325 F2d 990 Lauer v. United States
325 F.2d 990
John Francis LAUER, Petitioner-Appellant,
UNITED STATES of America, Respondent-Appellee.
United States Court of Appeals Sixth Circuit.
January 8, 1964.
Charles G. Atkins (Court appointed), Cincinnati, Ohio, for appellant; Goldman, Cole & Putnick, Cincinnati, Ohio, on the brief.
Arthur L. Brooks, Jr., Asst. U. S. Atty., Lexington, Ky., for appellee; Bernard T. Moynahan, Jr., U. S. Atty., Lexington, Ky., on the brief.
Before O'SULLIVAN, Acting Chief Judge, CECIL, Circuit Judge, and McALLISTER, Senior Circuit Judge.
John L. Lauer, plaintiff-appellant, was tried before a jury in the United States District Court for the Eastern District of Kentucky on a charge of violation of Section 2312, Title 18, U.S.C. He was found guilty and sentenced to three years' imprisonment. Subsequently, he filed a motion under Section 2255, Title 28, U.S.C. to vacate his sentence. The district judge denied the motion without a hearing and this appeal followed.
The appellant filed an affidavit in the District Court in support of his motion. In this affidavit he alleges that he requested his court appointed counsel to call nine witnesses whose testimony would have been vital to his defense. Counsel, he claims, refused to call them for the alleged reasons that their testimony might involve parties unknown to the appellant and the court and that such testimony might antagonize the judge. The appellant says in his brief in the District Court that these witnesses would have testified that he could not have committed the crime because he was in their presence at the time of its commission.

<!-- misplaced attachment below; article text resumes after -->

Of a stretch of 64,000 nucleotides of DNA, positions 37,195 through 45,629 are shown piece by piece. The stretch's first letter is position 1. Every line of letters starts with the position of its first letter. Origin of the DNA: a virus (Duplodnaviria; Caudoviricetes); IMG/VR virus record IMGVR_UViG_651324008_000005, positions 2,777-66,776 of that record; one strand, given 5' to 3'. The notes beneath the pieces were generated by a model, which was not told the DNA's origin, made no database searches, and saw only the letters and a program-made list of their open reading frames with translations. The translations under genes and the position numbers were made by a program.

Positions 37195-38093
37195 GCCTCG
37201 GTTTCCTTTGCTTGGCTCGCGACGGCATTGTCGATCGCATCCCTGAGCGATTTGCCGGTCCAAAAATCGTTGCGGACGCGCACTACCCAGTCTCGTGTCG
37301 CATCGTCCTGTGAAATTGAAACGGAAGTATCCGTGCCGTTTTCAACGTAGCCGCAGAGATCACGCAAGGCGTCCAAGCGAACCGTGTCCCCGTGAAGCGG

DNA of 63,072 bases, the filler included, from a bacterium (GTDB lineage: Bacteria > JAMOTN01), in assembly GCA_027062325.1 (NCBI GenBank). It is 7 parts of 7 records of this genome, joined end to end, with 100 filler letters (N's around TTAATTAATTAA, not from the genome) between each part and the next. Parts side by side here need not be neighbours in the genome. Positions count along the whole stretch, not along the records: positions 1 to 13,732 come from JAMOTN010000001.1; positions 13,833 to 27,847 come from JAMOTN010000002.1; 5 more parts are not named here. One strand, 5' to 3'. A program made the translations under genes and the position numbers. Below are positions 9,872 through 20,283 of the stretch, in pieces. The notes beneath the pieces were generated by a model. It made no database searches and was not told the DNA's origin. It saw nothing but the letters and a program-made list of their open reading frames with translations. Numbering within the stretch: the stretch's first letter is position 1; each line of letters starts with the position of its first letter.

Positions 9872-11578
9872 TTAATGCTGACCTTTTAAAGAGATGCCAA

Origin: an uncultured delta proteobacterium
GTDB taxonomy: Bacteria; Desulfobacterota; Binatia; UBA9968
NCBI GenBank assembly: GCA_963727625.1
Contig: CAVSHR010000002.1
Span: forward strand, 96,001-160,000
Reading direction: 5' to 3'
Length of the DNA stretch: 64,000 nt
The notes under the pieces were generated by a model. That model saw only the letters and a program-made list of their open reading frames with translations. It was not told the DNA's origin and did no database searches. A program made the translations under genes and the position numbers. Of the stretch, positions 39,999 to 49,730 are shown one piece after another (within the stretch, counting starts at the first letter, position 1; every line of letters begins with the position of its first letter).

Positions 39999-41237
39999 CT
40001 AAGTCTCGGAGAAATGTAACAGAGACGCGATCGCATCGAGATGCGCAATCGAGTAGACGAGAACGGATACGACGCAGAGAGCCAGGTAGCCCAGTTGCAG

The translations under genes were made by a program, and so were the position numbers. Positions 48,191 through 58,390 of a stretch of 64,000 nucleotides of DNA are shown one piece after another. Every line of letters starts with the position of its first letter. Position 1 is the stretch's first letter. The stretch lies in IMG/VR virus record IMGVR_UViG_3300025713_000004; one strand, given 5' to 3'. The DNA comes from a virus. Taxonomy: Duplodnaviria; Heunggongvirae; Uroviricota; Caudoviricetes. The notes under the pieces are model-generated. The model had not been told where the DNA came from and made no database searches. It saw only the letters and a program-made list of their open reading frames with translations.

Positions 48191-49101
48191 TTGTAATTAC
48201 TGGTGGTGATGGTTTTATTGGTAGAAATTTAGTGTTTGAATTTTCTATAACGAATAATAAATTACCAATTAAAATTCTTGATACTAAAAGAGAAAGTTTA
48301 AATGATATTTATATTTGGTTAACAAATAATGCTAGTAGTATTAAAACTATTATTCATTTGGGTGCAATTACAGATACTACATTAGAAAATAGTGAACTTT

These statements contained in the appellant's affidavit and brief are factual allegations, and, if true, would entitle him to have his sentence vacated. We are of the opinion that factual questions are presented which require a hearing in the District Court. Machibroda v. United States, 368 U.S. 487, 82 S.Ct. 510, 7 L.Ed.2d 473; Sanders v. United States, 373 U.S. 1, 19, 83 S.Ct. 1068, 10 L.Ed.2d 148.
The judgment of the District Court in denying the motion to vacate the sentence is vacated and the case remanded with instructions to conduct an appropriate hearing.
In the Machibroda case, the Court said 368 U.S. at p. 495, 82 S.Ct. at p. 514, 7 L.Ed.2d 473: "What has been said is not to imply that a movant must always be allowed to appear in a district court for a full hearing if the record does not conclusively and expressly belie his claim, no matter how vague, conclusory, or palpably incredible his allegations may be. The language of the statute does not strip the district courts of all discretion to exercise their common sense. Indeed, the statute itself recognizes that there are times when allegations of facts outside the record can be fully investigated without requiring the personal presence of the prisoner." See also Sanders v. United States, supra, 373 U.S. p. 20, 83 S.Ct. pp. 1079-1080, 10 L.Ed.2d 148.